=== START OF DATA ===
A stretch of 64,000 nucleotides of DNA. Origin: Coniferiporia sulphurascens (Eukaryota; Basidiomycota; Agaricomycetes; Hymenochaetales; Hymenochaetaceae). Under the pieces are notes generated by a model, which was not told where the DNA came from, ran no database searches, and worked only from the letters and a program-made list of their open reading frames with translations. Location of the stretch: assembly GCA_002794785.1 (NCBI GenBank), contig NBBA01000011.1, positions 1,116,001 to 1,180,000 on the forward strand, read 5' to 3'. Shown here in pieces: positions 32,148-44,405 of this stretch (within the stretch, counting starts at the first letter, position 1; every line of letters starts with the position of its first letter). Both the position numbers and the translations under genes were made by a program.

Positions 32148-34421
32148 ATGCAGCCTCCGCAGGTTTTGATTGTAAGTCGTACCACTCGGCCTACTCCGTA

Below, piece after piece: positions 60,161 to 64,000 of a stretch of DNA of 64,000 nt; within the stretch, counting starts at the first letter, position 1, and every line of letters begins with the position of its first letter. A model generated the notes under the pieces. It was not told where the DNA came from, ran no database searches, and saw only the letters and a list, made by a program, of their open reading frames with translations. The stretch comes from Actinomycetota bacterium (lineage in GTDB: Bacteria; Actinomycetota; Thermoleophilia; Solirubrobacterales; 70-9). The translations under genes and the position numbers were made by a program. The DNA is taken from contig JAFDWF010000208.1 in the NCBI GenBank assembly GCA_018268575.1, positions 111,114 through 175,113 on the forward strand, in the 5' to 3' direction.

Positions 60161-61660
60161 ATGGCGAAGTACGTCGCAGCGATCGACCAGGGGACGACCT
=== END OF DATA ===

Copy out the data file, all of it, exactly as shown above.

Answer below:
A stretch of 64,000 nucleotides of DNA. Origin: Coniferiporia sulphurascens (Eukaryota; Basidiomycota; Agaricomycetes; Hymenochaetales; Hymenochaetaceae). Under the pieces are notes generated by a model, which was not told where the DNA came from, ran no database searches, and worked only from the letters and a program-made list of their open reading frames with translations. Location of the stretch: assembly GCA_002794785.1 (NCBI GenBank), contig NBBA01000011.1, positions 1,116,001 to 1,180,000 on the forward strand, read 5' to 3'. Shown here in pieces: positions 32,148-44,405 of this stretch (within the stretch, counting starts at the first letter, position 1; every line of letters starts with the position of its first letter). Both the position numbers and the translations under genes were made by a program.

Positions 32148-34421
32148 ATGCAGCCTCCGCAGGTTTTGATTGTAAGTCGTACCACTCGGCCTACTCCGTA

Below, piece after piece: positions 60,161 to 64,000 of a stretch of DNA of 64,000 nt; within the stretch, counting starts at the first letter, position 1, and every line of letters begins with the position of its first letter. A model generated the notes under the pieces. It was not told where the DNA came from, ran no database searches, and saw only the letters and a list, made by a program, of their open reading frames with translations. The stretch comes from Actinomycetota bacterium (lineage in GTDB: Bacteria; Actinomycetota; Thermoleophilia; Solirubrobacterales; 70-9). The translations under genes and the position numbers were made by a program. The DNA is taken from contig JAFDWF010000208.1 in the NCBI GenBank assembly GCA_018268575.1, positions 111,114 through 175,113 on the forward strand, in the 5' to 3' direction.

Positions 60161-61660
60161 ATGGCGAAGTACGTCGCAGCGATCGACCAGGGGACGACCT